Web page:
After serving on the NFL Management Council for 10 years, John Jones never will forget the phone call he received from President and CEO Bob Harlan in 1999, asking him to become senior vice president of the Green Bay Packers.
"It was the phone call you always dream of," said Jones, currently serving as executive vice president and chief operating officer.
Jones received another batch of good news on Wednesday when the Packers' Board of Directors approved a plan for Jones to become the organization's 10th president in 2006 and succeed Harlan as CEO in 2007, after Harlan will have reached the board's mandatory retirement age.
"This is the greatest job in all of sports," Jones said. "Today was one of the great days in my life."
Ever since Harlan became the Packers president in 1989, he looked for an appropriate successor to groom. With Jones, Harlan found someone with the necessary league experience and savvy to steer the Packers' ship.
"His background in the league is very valuable," Harlan said. "We've worked extremely well together. I think he's the perfect person to lead them on in a couple of years."
Jones' NFL background in the league starts with his work at the NFL Management Council from 1987 to 1994 and 1996 to 1999. There he gained an understanding for league economics and operations. He served as a member of the league's negotiating team, which reached a global settlement of player lawsuits against the NFL in January of 1993 to secure the current collective bargaining agreement and salary cap structure.
Jones currently analyzes new stadium construction and capital improvement while serving on the NFL Stadium Committee. That insight will allow the Packers to stay abreast of the latest stadium advances across the league.
"That is a great benefit to the Packers," Jones said. "That will enable me to make sure Lambeau Field stays at the forefront."
His also serves on the Board of Directors of NFL Business Ventures, which encompasses the revenue generation of the league from licensing, corporate sales, marketing, internet sites and NFL Properties.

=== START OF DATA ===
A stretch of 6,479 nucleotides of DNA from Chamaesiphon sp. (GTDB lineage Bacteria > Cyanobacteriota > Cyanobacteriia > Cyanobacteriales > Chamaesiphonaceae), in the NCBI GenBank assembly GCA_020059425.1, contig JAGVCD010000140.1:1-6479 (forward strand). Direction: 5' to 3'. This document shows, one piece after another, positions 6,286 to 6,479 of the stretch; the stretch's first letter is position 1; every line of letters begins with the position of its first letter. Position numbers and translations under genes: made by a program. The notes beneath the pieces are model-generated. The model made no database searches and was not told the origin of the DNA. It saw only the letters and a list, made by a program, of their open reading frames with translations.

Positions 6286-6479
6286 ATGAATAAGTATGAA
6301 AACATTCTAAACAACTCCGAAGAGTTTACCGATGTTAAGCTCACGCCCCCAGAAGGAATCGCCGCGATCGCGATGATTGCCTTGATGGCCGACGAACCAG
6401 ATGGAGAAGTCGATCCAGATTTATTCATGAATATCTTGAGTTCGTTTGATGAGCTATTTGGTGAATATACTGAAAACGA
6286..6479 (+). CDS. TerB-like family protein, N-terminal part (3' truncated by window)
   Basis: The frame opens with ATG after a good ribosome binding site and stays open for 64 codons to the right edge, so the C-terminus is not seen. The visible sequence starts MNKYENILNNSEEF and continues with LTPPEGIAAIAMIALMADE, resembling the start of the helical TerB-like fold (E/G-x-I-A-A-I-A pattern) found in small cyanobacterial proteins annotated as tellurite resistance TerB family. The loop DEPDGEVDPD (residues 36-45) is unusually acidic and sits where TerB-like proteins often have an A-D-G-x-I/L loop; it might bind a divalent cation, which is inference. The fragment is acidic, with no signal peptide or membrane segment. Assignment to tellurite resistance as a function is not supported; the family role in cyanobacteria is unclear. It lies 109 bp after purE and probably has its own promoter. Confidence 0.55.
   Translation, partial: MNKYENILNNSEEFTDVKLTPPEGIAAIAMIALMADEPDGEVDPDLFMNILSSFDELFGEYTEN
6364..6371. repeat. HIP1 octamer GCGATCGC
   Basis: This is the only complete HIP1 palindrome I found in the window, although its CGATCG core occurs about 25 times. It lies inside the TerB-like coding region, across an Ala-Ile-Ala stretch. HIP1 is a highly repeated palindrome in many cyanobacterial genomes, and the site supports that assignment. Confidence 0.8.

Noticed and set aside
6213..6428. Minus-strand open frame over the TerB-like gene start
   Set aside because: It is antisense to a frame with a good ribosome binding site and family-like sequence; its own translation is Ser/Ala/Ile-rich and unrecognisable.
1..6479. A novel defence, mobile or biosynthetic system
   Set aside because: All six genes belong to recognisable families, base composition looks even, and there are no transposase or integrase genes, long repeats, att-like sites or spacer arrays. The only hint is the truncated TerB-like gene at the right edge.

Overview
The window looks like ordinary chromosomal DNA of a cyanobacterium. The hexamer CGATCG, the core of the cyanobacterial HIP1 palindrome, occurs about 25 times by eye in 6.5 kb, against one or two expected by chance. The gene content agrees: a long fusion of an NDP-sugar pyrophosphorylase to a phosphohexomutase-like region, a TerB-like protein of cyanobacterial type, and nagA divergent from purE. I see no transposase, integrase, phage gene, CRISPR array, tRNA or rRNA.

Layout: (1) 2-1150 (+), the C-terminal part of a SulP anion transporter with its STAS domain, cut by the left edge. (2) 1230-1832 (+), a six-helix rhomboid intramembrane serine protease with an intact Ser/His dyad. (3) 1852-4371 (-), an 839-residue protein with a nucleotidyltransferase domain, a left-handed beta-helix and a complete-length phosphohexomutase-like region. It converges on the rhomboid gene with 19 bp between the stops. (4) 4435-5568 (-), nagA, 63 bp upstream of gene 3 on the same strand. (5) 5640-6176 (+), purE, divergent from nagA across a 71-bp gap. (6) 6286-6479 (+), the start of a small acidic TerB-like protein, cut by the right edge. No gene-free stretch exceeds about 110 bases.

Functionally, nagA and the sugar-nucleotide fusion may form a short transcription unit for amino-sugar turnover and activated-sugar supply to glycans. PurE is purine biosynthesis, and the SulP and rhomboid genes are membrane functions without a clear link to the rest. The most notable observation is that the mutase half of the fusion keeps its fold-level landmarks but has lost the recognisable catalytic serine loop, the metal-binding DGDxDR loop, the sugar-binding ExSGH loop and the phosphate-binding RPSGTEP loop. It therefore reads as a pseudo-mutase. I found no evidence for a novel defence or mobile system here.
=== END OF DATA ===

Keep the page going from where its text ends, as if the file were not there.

"I can be actively engaged in league-level decision making," he said. "For an organization to truly have an impact, it's not just on the field but also in helping to determine the future direction of our league."
Jones works at those league-wide roles while also being responsible for supervision of the Packers' salary cap and contract management, as well as all of the non-football areas of the team, including retail, marketing, facilities, special events, atrium, finance and legal.
Also, his earlier work on the Lambeau Field redevelopment project was invaluable to the franchise. Along with Harlan, Jones had conceived the idea of transforming "Lambeau" into a year-round destination, a project necessary to the team's economic survival in the NFL. His considerable skills were fully utilized in each stage of the project, including the referendum process and stadium lease negotiations.
For Harlan and the board of directors, Jones became a logical choice not only because of his experience within powerful NFL circles but also because of his local ties. Born and raised in New Orleans, he became a Packers fan through watching their games on television and would later fulfill that early yearning by becoming editor of Ray Nitschke's Packer Report from 1974 to 1975.
He moved to Wisconsin in 1973 to marry his wife, Cindy, from Cedarburg, Wis. The couple met during the first semester of their freshman year at Loyola University of the South. Her family has lived in Sturgeon Bay and Door County for generations, and both of their children, Sarah, 30, and Blake, 24, graduated from University of Wisconsin-Madison.
"Wisconsin is home to me," Jones said. "It's wonderful to have family so close by."
With Jones at the helm, the Packers should continue to remain one of the NFL's most successful franchises. His vision includes fielding a winning organization for the Packers fans that span the globe.
"We are a team that represents the fans not just in ownership but in being connected to the community in Green Bay, the season ticket community in Milwaukee and Packers fans all over Wisconsin, throughout America and around the world," Jones said. "It's an organization we hope stands for the values the Packers were founded on and intense, competitive football teams on the field."